You don't have to add all of the content while the site is being built: one option is to build a site with the necessary pages, posts, widgets, and so on, and set it up to display the content but without all of the content in place. You then hand the site over for the client to finish adding content.

A better approach with larger site builds is to see content generation as an ongoing process. The first phase of the project is to build and launch a site with essential content, and then work with the client to support the generation and addition of more content as the site evolves. This approach helps to ensure a continuing relationship with the client after the site goes live.

Matching Content to the Best WordPress Page or Post Type

At this point, you know what content the client needs to include in their site, and you've agreed on a site structure that will achieve their goals most effectively. You now need to identify what WordPress content type to use to store each piece of content.

Depending on the site, this will typically be a mix of pages, posts, and custom post types; but you may also need to use custom fields, taxonomies, and other post types that could be provided by plugins. 

You may need to use more than one custom post type, or you may find that using categories or taxonomies for your custom post type does the job. Make a note of all of the types of content on your site and what WordPress content type you will need to use for it.

Planning Content Display

This isn't about styling or design just yet, but rather where content will be displayed on the site, including the use of archive listings and widgets. A clear understanding of which widgets and listings will be used and where they will appear on the site will help you to identify where you need separate template files or conditional code.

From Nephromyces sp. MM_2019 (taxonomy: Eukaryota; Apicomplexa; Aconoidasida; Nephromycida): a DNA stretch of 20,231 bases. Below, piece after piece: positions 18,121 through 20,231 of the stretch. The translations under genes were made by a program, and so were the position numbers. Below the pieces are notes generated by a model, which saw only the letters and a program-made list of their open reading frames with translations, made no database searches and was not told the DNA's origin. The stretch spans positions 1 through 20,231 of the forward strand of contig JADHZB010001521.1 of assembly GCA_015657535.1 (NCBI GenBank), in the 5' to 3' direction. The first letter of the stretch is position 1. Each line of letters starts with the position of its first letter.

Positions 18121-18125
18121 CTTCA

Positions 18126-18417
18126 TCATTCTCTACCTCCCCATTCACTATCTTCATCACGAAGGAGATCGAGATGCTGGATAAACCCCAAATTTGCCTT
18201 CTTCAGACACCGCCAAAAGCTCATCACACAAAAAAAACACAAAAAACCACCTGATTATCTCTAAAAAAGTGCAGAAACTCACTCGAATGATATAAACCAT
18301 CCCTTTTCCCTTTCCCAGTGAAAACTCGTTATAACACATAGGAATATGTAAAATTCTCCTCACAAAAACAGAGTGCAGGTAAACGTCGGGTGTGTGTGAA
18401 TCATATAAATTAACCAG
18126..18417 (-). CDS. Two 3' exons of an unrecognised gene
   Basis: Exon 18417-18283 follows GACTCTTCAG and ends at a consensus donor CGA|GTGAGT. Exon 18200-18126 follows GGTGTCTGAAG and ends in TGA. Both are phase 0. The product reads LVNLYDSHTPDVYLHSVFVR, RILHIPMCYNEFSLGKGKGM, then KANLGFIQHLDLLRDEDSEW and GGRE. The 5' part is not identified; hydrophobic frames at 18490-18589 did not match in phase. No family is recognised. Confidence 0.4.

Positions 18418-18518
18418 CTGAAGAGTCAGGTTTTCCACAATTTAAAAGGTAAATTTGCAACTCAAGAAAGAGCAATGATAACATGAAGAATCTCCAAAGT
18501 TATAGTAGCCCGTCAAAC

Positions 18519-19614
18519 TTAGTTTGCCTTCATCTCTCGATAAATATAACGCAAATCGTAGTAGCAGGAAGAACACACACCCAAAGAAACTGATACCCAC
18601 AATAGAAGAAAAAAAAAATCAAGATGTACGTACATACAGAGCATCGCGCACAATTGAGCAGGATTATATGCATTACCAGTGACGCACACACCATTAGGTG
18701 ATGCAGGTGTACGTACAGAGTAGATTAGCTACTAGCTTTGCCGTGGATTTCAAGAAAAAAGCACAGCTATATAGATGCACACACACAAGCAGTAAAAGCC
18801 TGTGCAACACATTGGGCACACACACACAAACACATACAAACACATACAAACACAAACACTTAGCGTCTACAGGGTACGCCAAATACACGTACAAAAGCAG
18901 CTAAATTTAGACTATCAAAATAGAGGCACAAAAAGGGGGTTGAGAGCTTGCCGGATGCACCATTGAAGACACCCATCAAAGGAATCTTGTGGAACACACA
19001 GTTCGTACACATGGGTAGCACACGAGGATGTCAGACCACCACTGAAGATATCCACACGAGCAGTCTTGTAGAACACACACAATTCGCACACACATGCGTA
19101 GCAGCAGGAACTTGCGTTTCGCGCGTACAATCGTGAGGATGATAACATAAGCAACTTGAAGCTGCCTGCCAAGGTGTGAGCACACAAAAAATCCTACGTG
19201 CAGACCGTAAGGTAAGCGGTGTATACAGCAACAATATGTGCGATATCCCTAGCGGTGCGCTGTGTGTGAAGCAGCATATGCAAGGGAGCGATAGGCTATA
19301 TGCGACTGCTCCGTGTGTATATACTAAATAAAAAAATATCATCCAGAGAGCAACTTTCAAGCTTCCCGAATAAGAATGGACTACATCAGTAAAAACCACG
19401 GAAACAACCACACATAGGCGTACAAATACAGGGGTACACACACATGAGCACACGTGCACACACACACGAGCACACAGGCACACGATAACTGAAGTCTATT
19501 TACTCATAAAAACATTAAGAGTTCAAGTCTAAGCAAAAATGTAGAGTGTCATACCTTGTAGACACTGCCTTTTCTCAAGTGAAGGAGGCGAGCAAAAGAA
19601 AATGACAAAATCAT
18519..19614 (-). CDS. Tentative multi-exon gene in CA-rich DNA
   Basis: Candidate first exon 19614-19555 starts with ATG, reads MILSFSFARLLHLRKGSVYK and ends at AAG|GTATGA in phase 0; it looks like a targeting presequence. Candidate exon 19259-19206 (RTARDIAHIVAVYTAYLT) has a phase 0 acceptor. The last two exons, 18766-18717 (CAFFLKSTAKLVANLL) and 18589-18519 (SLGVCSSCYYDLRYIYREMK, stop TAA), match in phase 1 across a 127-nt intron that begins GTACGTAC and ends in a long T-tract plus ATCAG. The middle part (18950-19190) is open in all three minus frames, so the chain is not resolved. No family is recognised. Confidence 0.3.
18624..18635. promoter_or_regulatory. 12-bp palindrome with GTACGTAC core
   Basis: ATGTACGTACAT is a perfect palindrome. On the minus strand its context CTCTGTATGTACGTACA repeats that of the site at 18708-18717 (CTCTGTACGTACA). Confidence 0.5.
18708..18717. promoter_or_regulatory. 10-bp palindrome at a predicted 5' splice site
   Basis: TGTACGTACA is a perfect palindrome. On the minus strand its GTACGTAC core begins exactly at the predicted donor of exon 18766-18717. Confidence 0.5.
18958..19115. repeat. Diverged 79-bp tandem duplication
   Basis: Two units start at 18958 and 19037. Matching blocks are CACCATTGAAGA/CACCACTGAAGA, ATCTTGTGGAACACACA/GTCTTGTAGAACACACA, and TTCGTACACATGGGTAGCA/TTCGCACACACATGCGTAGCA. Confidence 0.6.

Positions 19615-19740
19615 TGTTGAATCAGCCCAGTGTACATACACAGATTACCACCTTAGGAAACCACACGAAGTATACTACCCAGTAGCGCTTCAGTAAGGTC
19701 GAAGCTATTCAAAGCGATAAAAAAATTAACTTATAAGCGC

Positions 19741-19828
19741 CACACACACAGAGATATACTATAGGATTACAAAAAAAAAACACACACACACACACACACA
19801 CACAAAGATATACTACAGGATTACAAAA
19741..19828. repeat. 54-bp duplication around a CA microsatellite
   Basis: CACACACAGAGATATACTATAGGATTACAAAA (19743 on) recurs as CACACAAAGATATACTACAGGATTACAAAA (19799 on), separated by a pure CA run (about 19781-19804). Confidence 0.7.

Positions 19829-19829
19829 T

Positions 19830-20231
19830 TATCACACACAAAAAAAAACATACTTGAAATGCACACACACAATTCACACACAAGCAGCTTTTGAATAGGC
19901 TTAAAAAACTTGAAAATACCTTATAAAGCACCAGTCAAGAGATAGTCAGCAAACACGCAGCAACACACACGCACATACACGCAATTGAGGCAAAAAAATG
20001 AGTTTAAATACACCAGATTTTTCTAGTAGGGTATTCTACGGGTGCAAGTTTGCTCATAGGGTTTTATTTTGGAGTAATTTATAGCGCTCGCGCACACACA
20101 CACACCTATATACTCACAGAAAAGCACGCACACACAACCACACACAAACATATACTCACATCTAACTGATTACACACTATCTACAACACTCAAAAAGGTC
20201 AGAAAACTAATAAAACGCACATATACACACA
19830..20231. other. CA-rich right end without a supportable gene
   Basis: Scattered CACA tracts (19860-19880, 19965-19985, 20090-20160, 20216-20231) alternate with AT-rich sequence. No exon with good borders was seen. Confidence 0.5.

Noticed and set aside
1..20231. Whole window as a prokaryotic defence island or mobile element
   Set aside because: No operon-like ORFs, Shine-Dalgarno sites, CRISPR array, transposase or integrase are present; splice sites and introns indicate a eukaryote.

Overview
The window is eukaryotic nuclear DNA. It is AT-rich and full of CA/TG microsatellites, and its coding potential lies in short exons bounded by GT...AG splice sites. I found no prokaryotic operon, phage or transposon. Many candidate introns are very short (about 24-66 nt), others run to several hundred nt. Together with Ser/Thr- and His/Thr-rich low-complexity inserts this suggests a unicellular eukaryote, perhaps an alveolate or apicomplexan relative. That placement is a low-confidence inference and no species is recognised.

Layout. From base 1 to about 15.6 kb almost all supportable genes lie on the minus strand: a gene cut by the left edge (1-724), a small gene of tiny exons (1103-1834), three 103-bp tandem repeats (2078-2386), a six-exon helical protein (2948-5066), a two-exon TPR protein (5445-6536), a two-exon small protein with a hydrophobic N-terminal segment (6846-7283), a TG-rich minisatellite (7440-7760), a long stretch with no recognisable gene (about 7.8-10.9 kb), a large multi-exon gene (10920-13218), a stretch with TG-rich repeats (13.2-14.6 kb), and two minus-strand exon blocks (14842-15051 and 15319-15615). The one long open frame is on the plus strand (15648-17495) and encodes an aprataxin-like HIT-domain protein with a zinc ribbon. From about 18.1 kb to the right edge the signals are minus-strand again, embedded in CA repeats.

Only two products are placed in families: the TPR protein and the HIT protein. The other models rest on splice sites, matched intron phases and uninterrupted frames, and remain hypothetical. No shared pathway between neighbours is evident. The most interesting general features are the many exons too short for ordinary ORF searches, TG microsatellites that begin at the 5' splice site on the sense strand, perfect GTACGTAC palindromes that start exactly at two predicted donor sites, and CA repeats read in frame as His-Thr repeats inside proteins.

For each section of the site, identify what content will be displayed on the page and where. This includes the following:

  • Headers and banners
  • Navigation
  • Widgets

A good way to summarize this information is by creating a grid with the content type on one axis and the section of the site on the other, with details of what will go where added in. Different pages and sections may have different banners or sidebars, or additional navigation as well as the main navigation.

When it comes to designing and building websites, content is undeniably king. If you take the time to understand and plan your site's content before you start to build it, the site will be better for it and your site build will be smoother and more efficient.

  • The above is an except of a book called "Wordpress: Pushing the limits", written by Rachel McCollin. She is a web designer and develop specialising in WordPress development and responsive design. She runs Compass Design, a web agency based in Birmingham, UK, and is the author of WordPress: Pushing the Limits, a comprehensive guide for WordPress developers.
Rachel McCollin

Rachel McCollin is a web designer and develop specialising in WordPress development and responsive design. She runs Compass Design, a web agency based in Birmingham, UK, and is the author of WordPress: Pushing the Limits, a comprehensive guide for WordPress developers.